Table 1 Effect of SMM/MEACULPA on patient trust in their physician mediated by institutional betrayal. Outcome: M (IBQ-H) Predictor

Coeff.

SE

p

LLCI

ULCI

Constant MEACULPA/SMM

0.232 0.349

0.0943 0.037

0.0144 <.0001

0.0465 0.2761

0.4176 0.4219

a1

Outcome: Y (Trust in Phys. Composite) Predictor Constant MEACULPA/SMM IBQ-H

c' b1

Coeff.

SE

p

LLCI

ULCI

4.0527 0.0563 0.1889

0.0531 0.0234 0.0318

<.0001 0.0169 <.0001

3.9483 0.1024 0.2514

4.1572 0.0102 0.1265

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Table 2 Effect of SMM / MEACULPA on patient trust in their physician mediated by patient alliance. Outcome: M (Alliance) Predictor

Coeff.

SE

p

LLCI

ULCI

Constant MEACULPA/SMM

4.0039 0.0829

0.0497 0.0195

<.0001 <.0001

3.9061 0.1214

4.1017 0.0445

a1

Outcome: Y (Trust in Phys. Composite) Predictor

Coeff.

SE

p

LLCI

ULCI

Constant MEACULPA/SMM Alliance

0.6832 0.0534 0.8306

0.1739 0.15 0.0424

0.0001 0.0004 <.0001

0.3411 0.0828 0.7471

1.0254 0.0239 0.9141

c' b1

Table 3 Effect of SMM / MEACULPA on patient trust in their physician mediated by institutional betrayal and controlling for previous children. Outcome: M1 (IBQ-H) Predictor

Coeff.

SE

p

LLCI

ULCI

Constant MEACULPA/SMM Previous Childbirth MEACULPA/SMM

0.232 0.349 0.3379

0.0943 0.037 0.1673

0.0144 < .0001 0.0443

0.0465 0.2761 0.6672

0.4176 0.4219 0.0087

a1

Outcome: M2 (Alliance) Predictor

Coeff.

SE

p

LLCI

ULCI

Constant MEACULPA/SMM** IBQ-H Previous Childbirth MEACULPA/SMM

4.0428 0.0245 0.1674 0.0849

0.0477 0.021 0.0285 0.0847

<.0001 0.2452 <.0001 0.3172

3.9489 0.0659 0.2235 0.2517

4.1366 0.0169 0.1112 0.0819

a2 d21

Outcome: Y (Trust) Predictor

Coeff.

SE

p

LLCI

ULCI

Constant MEACULPA/SMM IBQ-H Alliance Previous Childbirth MEACULPA/SMM

0.83 0.0368 0.0555 0.7972 0.0326

0.1833 0.0164 0.0234 0.0444 0.0658

<.0001 0.0259 0.0184 <.0001 0.6201

0.4692 0.0691 0.1016 0.7098 0.0968

1.1908 0.0045 0.0094 0.8846 0.1621

c' b1 b2

Outcome: Indirect effects on Y (Trust) Path MEACULPA-> Trust MEACULPA/SMM->IBQ-H -> Trust MEACULPA/SMM->IBQ-H -> Alliance -> Trust MEACULPA/SMM -> Alliance -> Trust

Coeff. 0.0368 0.0194 0.0466 0.0195

complete breakdown of patient trust through proper disclosure of the event. On an organizational level, adverse events can also erode patient trust via the occurrence of institutional betrayal – the failure of institutions to meet patient expectations in a way they perceive to be harmful [21]. Every day, patients put trust in organizations when they seek support or services. Health care facilities are large institutions that are tasked with protecting the trust of patients; they can be a source of institutional betrayal when they fail to take care of their patients or address mistakes when they are made. Institutional betrayal is common in healthcare – a recent study found that two-thirds of respondents had experienced betrayal in healthcare systems – and that these experiences negatively impact trust in these organizations [22]. Institutional betrayal is important to consider in any discussion of patient-doctor trust, as this relationship occurs within an institution and may be supported or damaged by institutional effects. Further, institutional effects could play a role in what patients and physicians consider to be adverse events, as the institutional response, rather than the initial event, may be responsible for patient harm.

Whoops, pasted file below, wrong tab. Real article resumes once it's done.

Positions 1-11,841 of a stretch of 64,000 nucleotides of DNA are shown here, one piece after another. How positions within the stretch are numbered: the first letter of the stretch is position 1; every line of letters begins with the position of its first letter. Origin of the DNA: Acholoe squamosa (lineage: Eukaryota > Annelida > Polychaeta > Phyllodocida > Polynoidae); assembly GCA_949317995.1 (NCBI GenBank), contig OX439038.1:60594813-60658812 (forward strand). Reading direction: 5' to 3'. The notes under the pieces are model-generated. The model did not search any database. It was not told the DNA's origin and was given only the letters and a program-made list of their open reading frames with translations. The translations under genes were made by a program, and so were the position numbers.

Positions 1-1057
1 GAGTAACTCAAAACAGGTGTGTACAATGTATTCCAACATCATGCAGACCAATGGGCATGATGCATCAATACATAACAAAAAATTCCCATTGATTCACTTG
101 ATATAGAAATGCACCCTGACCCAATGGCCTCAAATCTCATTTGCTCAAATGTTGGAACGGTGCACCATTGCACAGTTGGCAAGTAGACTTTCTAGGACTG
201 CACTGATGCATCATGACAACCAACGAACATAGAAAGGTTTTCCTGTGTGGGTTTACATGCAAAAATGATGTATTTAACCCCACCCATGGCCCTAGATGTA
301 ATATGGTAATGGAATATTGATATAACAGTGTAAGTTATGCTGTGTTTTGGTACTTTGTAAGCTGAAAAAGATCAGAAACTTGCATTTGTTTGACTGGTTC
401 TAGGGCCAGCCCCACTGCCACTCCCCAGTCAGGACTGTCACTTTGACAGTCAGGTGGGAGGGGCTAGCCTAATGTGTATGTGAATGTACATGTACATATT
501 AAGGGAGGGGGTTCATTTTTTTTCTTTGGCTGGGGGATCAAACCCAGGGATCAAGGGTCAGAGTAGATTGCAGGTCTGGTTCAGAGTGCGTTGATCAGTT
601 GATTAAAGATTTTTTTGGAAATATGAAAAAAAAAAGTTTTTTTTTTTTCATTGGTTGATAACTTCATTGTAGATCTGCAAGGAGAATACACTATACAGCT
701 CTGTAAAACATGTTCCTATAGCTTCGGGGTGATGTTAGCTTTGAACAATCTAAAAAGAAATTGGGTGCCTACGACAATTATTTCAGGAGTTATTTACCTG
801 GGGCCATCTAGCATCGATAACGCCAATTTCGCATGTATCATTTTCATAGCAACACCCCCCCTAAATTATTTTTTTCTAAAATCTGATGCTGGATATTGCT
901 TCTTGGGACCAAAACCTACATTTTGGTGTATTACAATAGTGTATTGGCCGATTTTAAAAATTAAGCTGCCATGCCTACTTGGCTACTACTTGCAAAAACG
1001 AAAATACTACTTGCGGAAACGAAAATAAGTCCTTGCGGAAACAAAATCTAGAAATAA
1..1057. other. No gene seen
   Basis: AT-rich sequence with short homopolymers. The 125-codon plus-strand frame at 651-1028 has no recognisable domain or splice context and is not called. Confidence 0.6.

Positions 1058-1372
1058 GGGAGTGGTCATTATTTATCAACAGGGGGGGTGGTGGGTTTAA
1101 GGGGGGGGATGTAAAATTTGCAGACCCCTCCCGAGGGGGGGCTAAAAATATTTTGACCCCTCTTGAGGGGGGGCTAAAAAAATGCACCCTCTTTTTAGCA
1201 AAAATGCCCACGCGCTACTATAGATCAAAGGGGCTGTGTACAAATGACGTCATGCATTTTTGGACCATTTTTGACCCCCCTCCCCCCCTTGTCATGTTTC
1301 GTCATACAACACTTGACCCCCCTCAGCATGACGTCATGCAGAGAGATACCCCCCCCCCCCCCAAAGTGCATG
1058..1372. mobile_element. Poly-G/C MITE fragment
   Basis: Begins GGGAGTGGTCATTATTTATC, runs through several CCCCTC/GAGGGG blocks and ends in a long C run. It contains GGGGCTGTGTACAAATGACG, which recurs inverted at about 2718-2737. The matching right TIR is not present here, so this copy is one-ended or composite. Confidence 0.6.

Boot SE

Boot LLCI

0.0164 0.0135 0.0248 0.0244

0.0691 0.0612 0.1103 0.0866

Boot ULCI 0.0045 0.0024 0.0166 0.0064

Patient-physician alliance in maternity care has the potential to show better treatment outcomes, yet it must also be accompanied by patient trust in her physician to be effective. Together, these aspects of patient care can have a large impact on how patients interact with their physician, including during the aftermath of an adverse event and institutional betrayal. What is not yet known is the degree to which patient involvement may be protective against the impact of adverse events on patients’ trust in their physician. The purpose of this study is to determine how patient involvement in their maternity care impacts trust in their physician following an adverse event and institutional betrayal. We hypothesize that: following adverse events related to their maternity care, 1a) women who are more involved in their care (i.e., have higher patient-physician alliance) will report higher trust in their physician compared to women who are less involved in their care; 1b) women who experience institutional betrayal will report lower trust in their physician; 1c) and examined the combined effects of both patient-physician alliance and institutional betrayal on the relationship between MEACULA/SMM and patient trust in her physician; and 2) that this relationship will be attenuated for women during their first pregnancy and delivery.